Pottery has a long tradition that extends into the pre-Hispanic period. Oaxaca shares many pottery types with other parts of Mexico along with two of its own: barro negro and the green glazed pottery of Atzompa. The first is centered in the town of San Bartolo Coyotepec near the capital city. This pottery gets its color from the local clay used to make it and its shine from a technique developed by Doña Rosa Nieto in the mid-20th century. The Atompa green-glazed ware is made much the same way it was in colonial times. This pottery is found in Santa María Atzompa, near Oaxaca.



Another major craft category is textiles. Textiles from cotton and other fibers date to early in the pre-Hispanic period on backstrap looms. This form of weaving
has been dominated by women since that time. The Spanish introduced the wide European frame loom, which is mostly used by men. Traditional clothing items such as huipils are still made on backstrap looms, while the European looms are used to produce larger and heavier items such as rugs, sarapes and blankets, notably in the village of Teotitlán del Valle.

Other items are produced with cotton fibers, although some maguey fibers can be found, while palm fronds are used to produce mats and hats. Embroidery is an important part of indigenous clothing. One municipality noted for its indigenous and embroidered clothing is Santo Tomás Jalietza, just south of the city of Oaxaca. The Xochimilco neighborhood of the capital is known for its embroidered tablecloths, napkins and other tableware.



Both precious and non-precious metals are worked in the state. Many gold and silver jewelry items are made with filigree (fine metal thread) which is weaved and wrapped into shapes. This technique is Arab in origin and was introduced by the Spanish. The municipalities of Santo Domingo Tehuantepec, Juchitán de Zaragoza and Huajuapan de León are known for this work. Other metals are forged into utilitarian and decorative items in places such as Santiago Jamiltepec and Tlacolula de Matamoros. Items produced include mirrors, frames, figures, knives, machetes and more. Explore all the wonders that makes Oaxaca an Artisan Tradition in Mexico for Resort Handbags.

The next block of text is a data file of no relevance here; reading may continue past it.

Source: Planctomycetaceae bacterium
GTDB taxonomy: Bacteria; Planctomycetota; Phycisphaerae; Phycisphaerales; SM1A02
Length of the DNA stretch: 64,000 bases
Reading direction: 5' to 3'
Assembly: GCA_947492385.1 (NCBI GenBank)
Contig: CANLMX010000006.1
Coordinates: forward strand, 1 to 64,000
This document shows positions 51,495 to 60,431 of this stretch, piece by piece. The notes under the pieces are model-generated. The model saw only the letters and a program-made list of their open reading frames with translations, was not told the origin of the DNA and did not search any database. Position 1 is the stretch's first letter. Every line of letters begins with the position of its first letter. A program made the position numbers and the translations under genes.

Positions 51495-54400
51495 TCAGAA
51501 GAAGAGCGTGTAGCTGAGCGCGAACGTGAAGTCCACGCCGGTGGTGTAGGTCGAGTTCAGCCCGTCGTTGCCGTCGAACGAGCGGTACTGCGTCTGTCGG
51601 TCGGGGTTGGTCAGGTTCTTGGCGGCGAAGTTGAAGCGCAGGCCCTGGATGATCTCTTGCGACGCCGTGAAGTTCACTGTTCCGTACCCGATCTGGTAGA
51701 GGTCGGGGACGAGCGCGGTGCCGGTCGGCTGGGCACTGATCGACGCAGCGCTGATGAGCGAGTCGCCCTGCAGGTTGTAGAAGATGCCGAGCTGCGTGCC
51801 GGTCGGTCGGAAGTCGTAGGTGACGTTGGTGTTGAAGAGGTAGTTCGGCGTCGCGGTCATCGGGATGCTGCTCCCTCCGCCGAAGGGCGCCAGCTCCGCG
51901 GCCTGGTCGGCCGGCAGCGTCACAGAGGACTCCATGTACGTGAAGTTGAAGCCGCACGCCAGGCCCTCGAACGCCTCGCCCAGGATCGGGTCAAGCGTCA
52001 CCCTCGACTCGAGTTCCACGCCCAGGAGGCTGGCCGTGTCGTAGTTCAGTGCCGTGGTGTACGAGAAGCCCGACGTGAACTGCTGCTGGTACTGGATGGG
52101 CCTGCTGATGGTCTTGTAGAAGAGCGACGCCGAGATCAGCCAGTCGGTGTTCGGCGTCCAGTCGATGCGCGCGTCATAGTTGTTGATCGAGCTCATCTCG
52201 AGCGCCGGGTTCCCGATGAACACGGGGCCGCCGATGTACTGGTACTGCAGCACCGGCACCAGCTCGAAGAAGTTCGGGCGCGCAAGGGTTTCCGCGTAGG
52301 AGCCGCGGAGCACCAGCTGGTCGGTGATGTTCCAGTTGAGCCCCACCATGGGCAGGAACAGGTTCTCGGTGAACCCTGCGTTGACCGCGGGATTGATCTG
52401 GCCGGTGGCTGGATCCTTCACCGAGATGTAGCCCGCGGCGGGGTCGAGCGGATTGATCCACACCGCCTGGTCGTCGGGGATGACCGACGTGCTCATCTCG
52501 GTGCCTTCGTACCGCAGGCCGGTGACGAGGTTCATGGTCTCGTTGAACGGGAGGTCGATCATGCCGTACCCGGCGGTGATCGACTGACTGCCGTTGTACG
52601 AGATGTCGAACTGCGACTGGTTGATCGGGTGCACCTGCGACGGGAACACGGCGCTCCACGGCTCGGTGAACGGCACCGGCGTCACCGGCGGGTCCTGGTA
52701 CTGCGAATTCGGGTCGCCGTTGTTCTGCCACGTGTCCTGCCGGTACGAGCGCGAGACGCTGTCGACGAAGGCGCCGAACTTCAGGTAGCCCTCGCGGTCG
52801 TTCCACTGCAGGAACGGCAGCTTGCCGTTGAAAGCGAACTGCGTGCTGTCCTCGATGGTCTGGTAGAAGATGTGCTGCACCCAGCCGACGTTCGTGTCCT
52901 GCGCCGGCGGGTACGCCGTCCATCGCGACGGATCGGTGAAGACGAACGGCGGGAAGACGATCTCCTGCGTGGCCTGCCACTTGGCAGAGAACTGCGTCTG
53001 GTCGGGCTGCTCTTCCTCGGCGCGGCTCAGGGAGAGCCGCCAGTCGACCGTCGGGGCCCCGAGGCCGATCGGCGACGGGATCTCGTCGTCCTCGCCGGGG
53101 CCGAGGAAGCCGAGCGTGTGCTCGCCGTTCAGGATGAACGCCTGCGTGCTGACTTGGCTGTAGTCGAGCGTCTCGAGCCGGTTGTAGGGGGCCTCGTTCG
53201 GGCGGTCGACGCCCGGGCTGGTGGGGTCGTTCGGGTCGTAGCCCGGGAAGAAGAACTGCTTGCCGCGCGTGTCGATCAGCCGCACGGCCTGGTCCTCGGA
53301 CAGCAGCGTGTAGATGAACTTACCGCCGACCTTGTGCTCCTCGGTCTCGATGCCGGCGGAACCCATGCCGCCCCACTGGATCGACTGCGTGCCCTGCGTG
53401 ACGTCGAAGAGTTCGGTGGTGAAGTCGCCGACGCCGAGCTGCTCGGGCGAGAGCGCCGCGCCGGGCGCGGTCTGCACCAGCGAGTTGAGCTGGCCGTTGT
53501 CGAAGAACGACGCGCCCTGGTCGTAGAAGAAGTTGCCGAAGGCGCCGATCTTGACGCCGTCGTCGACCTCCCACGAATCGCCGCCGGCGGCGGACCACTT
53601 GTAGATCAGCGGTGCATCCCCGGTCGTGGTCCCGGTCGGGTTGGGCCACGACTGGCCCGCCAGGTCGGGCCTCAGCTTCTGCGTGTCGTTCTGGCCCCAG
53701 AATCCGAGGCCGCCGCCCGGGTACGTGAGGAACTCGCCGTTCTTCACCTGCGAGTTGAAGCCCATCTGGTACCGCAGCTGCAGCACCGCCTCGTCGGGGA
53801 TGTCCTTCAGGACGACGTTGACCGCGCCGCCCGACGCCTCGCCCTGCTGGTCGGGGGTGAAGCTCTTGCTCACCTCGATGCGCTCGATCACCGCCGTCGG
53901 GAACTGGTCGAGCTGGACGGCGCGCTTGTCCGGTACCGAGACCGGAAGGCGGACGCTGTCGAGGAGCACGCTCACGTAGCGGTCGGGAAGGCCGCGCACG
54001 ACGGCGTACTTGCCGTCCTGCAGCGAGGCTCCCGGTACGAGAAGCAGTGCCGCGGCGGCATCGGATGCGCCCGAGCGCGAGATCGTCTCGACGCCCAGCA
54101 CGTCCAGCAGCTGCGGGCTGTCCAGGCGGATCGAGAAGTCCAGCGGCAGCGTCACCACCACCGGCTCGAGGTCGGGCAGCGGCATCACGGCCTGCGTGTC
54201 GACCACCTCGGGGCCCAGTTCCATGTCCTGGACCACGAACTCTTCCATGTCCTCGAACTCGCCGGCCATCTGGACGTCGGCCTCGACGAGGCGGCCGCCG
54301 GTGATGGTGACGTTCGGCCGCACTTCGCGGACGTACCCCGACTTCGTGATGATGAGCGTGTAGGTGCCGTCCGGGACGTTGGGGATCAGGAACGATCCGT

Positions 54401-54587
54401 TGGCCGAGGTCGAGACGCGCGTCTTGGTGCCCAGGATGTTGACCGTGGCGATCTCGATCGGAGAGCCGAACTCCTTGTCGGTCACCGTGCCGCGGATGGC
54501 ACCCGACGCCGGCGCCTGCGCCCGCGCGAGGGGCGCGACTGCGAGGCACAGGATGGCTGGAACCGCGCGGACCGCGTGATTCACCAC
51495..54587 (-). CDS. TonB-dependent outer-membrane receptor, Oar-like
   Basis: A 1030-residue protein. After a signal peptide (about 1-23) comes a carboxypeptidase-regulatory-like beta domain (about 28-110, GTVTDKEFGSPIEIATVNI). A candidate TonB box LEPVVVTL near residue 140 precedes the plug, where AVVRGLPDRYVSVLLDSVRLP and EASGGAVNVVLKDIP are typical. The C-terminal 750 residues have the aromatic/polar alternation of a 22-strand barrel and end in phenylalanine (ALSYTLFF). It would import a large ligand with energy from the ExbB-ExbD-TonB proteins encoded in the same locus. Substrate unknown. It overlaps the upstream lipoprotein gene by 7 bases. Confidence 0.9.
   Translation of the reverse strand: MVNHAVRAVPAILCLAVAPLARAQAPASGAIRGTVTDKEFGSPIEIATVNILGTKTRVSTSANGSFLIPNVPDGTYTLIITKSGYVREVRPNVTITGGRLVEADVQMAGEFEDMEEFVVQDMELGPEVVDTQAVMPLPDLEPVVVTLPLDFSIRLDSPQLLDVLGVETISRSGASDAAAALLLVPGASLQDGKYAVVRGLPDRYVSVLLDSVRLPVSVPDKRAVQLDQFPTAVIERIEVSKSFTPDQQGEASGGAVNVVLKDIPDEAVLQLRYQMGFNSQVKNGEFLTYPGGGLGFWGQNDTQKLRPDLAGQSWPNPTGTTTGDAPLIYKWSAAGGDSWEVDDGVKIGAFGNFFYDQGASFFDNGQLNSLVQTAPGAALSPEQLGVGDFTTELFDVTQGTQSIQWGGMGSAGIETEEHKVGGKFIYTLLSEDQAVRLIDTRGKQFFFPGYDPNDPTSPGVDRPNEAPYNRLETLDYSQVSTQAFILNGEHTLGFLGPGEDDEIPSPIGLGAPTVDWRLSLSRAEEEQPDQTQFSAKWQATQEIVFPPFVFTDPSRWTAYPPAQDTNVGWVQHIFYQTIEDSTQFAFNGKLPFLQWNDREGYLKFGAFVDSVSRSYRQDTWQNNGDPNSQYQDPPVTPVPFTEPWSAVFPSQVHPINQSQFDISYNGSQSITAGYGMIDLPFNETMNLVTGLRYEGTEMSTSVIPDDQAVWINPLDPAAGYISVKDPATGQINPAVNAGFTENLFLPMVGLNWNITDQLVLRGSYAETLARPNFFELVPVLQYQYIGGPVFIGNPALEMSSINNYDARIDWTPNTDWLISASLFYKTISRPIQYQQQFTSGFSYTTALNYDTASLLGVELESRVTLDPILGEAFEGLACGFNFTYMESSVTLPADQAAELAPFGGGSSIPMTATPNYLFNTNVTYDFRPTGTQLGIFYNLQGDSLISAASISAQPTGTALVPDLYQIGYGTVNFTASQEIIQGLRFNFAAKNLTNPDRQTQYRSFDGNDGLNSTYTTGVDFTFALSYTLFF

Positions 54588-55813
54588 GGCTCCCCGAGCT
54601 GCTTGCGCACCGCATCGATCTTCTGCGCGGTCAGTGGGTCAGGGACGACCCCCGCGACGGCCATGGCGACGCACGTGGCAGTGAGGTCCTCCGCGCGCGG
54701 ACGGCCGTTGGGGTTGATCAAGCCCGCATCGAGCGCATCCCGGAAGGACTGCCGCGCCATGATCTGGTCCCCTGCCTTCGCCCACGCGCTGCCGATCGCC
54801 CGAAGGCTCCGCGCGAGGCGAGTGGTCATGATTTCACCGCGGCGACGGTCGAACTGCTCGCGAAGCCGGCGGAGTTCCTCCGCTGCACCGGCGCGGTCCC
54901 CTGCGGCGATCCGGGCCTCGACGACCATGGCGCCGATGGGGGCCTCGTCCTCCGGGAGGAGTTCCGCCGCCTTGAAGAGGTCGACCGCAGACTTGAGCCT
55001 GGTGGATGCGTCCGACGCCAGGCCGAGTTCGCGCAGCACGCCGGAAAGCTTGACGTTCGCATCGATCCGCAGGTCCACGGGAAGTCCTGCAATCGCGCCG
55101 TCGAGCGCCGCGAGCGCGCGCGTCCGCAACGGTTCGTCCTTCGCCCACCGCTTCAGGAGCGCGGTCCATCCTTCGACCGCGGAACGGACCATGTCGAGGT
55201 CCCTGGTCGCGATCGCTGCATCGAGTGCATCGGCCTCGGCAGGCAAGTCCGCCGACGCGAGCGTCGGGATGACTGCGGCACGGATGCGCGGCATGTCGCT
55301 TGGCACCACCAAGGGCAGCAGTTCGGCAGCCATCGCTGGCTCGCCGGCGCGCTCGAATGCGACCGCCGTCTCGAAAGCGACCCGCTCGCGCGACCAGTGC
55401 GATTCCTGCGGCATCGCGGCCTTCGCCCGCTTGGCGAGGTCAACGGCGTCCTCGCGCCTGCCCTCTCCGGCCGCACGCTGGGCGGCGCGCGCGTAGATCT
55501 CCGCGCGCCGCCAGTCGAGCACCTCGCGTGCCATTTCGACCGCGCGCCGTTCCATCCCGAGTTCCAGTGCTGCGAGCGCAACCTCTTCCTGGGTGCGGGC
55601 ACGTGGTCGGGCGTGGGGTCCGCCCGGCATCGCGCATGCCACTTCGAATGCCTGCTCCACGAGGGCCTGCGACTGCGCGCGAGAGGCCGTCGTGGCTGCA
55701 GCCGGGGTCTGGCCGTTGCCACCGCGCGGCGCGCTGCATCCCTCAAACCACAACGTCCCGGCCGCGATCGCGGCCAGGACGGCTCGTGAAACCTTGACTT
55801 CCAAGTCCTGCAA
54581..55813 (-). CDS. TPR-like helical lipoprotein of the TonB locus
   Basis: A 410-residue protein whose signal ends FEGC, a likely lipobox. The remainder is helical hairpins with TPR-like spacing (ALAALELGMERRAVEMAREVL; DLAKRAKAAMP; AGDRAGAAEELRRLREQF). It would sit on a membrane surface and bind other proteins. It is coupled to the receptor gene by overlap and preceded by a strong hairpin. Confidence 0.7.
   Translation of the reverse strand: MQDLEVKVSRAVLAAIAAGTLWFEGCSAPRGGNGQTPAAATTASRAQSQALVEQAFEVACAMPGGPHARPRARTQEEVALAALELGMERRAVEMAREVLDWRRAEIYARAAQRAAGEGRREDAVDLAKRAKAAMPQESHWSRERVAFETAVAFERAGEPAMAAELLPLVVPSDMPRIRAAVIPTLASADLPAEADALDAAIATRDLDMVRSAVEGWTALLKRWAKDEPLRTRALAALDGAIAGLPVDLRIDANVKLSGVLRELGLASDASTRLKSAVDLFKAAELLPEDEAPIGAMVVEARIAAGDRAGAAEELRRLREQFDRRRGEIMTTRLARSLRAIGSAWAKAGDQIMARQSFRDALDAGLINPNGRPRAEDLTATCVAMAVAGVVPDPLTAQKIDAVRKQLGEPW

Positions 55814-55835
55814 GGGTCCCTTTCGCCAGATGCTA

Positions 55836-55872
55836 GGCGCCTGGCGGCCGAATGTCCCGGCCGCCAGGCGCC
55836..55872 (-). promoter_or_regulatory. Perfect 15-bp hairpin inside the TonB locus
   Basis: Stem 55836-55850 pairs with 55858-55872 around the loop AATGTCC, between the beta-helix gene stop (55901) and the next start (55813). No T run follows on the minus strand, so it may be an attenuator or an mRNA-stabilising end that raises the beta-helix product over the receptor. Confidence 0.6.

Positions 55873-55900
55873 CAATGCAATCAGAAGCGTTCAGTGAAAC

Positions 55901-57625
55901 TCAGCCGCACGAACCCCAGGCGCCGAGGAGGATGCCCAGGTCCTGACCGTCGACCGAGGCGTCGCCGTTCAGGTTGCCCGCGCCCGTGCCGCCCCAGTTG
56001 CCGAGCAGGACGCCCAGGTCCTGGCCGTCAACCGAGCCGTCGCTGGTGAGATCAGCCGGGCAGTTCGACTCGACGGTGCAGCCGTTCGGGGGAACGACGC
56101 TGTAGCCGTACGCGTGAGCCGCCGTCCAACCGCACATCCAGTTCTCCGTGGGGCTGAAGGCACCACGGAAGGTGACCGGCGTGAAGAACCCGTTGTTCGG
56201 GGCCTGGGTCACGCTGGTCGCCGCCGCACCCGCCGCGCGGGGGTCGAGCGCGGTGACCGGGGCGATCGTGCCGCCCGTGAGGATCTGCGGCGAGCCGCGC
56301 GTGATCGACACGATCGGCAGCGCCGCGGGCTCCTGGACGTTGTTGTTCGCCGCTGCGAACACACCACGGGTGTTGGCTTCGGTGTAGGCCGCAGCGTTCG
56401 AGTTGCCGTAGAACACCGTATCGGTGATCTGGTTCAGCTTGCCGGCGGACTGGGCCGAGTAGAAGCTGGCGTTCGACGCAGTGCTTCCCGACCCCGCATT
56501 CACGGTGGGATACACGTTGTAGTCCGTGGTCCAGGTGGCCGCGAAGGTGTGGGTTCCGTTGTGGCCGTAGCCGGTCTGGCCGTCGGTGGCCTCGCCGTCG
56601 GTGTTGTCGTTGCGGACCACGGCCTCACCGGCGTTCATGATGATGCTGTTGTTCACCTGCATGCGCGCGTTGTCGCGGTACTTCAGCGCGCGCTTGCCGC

Geography worth the effort to explore

The state is located in the south of Mexico, bordered by the states of Puebla, Veracruz, Chiapas and Guerrero with the Pacific Ocean to the south. It has a territory of 36,281 square miles, accounting for less than 5% of Mexico’s territory. Here several mountain chains come together, with the elevation varying from sea level to 12,333 feet, averaging at 4,921 feet.

Oaxaca has one of the most rugged terrains in Mexico, with mountain ranges that abruptly fall into the sea. Between these mountains are mostly narrow valleys, canyons and ravines. Major elevations in the state include Zempoaltepetl (11,142 feet), El Espinazo del Diablo, Nindú Naxinda Yucunino, and Cerro Encantado. Oaxaca’s has 331 miles of coastline with nine major bays.

Climates to expect on your travels

There are three principal climate regions in the state. The first is the hot and Subtropical lands. This accounts for about 30% of the state. The next is the semi hot and semi humid regions which account for about 18%, and temperate and semi humid at about 16%. All of these climates experience a rainy season in the summer and early fall. As most of the state is over 6,562 feet, average temperature is about 64.4 °F, except near the coast.

The coastline along with the regions of Yautepec, Putla, parts of Huahuapan and Silacayoapan are hot and relatively dry. Hot and humid climates predominate in Villa Alta, and the Central Valleys area and all others over 6,562 feet above sea level have a temperate climate. A few of the highest peaks, such as those in Tehuantepec and Putla have a cold climate. Precipitation varies from between 16.9 to 106.3 inches per year. The Sierra Mazteca, Textepec and other areas near the Veracruz border have rains year round. The rest of the state receives the majority of its rain during the summer and early fall. The higher elevations can experience freezing temperatures in December and January.